Research: Chiropractic patients less likely to suffer drug reactions
Most people experience back pain, and many of these patients use drugs for pain relief. A study (1) found that of older adults with chronic back pain, 72 percent of them were using some kind of analgesic to help cope with the pain. Another study (2) found that 32 percent of back pain patients in their analysis were using prescribed opiates for relief.
A 2018 study (3) shows that chiropractic also is linked to a lower risk of adverse drug reactions in patients with back pain. In this study, the authors looked at the medical records of over 19,000 adults in New Hampshire who had at least two doctor visits for back pain. 9.810 of these patients used chiropractic care; 9,343 patients used regular medical care. The researchers analyzed the number of adverse drug effects (ADEs) experienced by the two groups.
The authors found:
-Younger patients were more likely to use chiropractic care.
-Non-chiropractic patients tended to have more health problems, in general, when compared to those who used chiropractic.
-Chiropractic patients experienced 51% fewer adverse drug reactions (.4% vs .9%) compared to medical patients.
-15 non-chiropractic patients were diagnosed with drug withdrawal, while zero chiropractic patients had drug withdrawal.
This study had some limitations, as the study data didn’t included details about the types of drugs the patients were using or how frequently they were using medications. But the authors conclude that the “utilization of chiropractic care may be associated with reduced risk of ADEs; however, no causal relationship has been established.”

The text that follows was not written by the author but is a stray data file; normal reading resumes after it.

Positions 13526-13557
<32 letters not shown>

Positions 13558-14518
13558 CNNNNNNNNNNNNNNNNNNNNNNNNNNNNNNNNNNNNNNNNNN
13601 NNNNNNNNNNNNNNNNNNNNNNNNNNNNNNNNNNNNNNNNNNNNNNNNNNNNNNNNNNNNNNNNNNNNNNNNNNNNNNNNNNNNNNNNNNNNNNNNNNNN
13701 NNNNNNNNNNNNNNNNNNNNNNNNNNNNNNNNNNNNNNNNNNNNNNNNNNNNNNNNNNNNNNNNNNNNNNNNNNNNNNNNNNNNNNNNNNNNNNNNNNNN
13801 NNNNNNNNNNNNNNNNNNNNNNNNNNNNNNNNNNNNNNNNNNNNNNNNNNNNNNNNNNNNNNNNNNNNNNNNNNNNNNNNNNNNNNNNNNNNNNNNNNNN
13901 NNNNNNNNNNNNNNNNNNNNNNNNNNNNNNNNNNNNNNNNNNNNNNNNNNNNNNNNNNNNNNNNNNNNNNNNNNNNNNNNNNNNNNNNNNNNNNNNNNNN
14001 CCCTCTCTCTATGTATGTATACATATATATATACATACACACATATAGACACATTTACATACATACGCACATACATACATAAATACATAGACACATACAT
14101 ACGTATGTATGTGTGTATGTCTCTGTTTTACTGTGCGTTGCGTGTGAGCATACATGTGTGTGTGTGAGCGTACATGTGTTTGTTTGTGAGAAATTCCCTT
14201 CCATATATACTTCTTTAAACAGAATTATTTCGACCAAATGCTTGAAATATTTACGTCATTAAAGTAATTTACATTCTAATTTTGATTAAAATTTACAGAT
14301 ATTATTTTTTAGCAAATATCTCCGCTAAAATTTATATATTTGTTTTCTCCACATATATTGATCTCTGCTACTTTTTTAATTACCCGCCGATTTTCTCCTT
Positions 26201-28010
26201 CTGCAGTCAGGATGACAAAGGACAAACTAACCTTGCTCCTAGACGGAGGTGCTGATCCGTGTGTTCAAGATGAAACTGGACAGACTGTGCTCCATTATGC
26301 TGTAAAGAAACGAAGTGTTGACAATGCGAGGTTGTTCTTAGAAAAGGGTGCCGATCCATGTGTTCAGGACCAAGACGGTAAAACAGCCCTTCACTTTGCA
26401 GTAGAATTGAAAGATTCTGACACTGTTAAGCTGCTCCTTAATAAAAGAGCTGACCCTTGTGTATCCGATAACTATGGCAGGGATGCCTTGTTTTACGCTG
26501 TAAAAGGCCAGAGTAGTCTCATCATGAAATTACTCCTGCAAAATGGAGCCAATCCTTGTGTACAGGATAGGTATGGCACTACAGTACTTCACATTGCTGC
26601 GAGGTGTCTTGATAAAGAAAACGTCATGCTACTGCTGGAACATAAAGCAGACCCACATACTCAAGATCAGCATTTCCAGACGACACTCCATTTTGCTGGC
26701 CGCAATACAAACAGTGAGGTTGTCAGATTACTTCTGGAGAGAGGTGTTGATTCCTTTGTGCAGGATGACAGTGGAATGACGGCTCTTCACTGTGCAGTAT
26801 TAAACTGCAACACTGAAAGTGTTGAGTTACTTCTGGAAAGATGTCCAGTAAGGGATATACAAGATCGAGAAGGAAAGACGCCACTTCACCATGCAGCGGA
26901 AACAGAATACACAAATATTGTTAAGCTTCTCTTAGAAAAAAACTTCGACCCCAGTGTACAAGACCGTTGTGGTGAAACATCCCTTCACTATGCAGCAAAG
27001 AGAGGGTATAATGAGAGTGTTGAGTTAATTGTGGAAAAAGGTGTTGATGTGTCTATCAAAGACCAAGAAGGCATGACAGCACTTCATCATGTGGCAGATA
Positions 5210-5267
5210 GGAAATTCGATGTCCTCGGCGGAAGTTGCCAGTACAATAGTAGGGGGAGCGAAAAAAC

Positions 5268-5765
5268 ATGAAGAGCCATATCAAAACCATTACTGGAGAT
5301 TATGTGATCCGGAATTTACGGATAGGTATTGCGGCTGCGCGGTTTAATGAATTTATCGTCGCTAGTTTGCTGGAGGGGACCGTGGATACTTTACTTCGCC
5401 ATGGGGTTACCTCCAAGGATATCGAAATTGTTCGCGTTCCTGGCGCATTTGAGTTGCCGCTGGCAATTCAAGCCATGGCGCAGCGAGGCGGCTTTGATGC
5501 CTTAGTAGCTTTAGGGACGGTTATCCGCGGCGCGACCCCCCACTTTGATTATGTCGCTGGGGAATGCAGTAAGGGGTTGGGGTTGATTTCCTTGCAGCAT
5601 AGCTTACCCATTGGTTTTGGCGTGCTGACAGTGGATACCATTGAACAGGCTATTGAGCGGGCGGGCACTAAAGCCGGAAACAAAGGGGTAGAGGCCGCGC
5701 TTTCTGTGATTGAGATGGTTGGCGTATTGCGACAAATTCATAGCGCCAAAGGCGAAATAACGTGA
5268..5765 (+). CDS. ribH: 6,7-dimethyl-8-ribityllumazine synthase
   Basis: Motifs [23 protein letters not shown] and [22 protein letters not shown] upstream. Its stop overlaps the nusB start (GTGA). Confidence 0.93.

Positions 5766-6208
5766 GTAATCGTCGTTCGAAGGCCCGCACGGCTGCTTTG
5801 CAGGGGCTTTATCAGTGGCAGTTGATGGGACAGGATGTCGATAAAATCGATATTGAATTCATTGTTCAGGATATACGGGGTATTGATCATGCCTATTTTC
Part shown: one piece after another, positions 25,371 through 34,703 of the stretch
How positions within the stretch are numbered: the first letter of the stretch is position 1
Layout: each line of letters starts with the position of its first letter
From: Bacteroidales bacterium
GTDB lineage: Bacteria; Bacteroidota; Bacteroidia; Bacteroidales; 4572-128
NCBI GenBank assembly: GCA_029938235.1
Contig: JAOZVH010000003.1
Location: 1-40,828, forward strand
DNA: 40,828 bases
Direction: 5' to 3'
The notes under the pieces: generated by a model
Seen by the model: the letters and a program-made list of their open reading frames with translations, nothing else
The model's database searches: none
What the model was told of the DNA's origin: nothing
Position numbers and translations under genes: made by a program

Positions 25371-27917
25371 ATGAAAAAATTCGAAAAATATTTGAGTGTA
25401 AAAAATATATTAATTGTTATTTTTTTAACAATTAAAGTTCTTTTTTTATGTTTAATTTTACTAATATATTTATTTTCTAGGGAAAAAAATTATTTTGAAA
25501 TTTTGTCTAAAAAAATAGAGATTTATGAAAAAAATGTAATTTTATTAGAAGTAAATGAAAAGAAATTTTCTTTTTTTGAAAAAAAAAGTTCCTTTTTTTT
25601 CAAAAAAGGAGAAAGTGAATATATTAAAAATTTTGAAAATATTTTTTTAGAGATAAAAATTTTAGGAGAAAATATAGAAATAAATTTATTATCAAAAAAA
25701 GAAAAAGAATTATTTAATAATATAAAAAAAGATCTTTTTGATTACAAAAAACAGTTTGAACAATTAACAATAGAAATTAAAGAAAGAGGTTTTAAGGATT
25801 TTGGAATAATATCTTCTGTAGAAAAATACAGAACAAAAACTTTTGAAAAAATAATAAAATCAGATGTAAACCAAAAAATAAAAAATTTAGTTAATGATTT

Another study by the same group of researchers found that chiropractic patients were 55 percent less likely to be prescribed opiates for their pain and had lower health care bills.
1) Enthoven WT, Scheele J, Bierma-Zeinstra SM, Bueving HJ, Bohnen AM, Peul WC, van Tulder MW, Berger MY, Koes BW, Luijsterburg PA. Analgesic use in older adults with back pain: the BACE study. Pain Medicine 2014 Oct;15(10):1704-14. Doi: 10.1111/pme.12515.
2) Ashworth J, Green DJ, Dunn KM, Jordan KP. Opioid use among low back pain patients in primary care: Is opioid prescription associated with disability at 6-month follow-up? Pain. 2013 Jul;154(7):1038-44. doi: 10.1016/j.pain.2013.03.011.
3) Whedon JM, Toler AWJ, Goehl JM, Kazal LA. Association Between Utilization of Chiropractic Services for Treatment of Low Back Pain and Risk of Adverse Drug Events. Journal of Manipulative & Physiological Therapeutics 2018 May 26. pii: S0161-4754(17)30136-7. doi: 10.1016/j.jmpt.2018.01.004.
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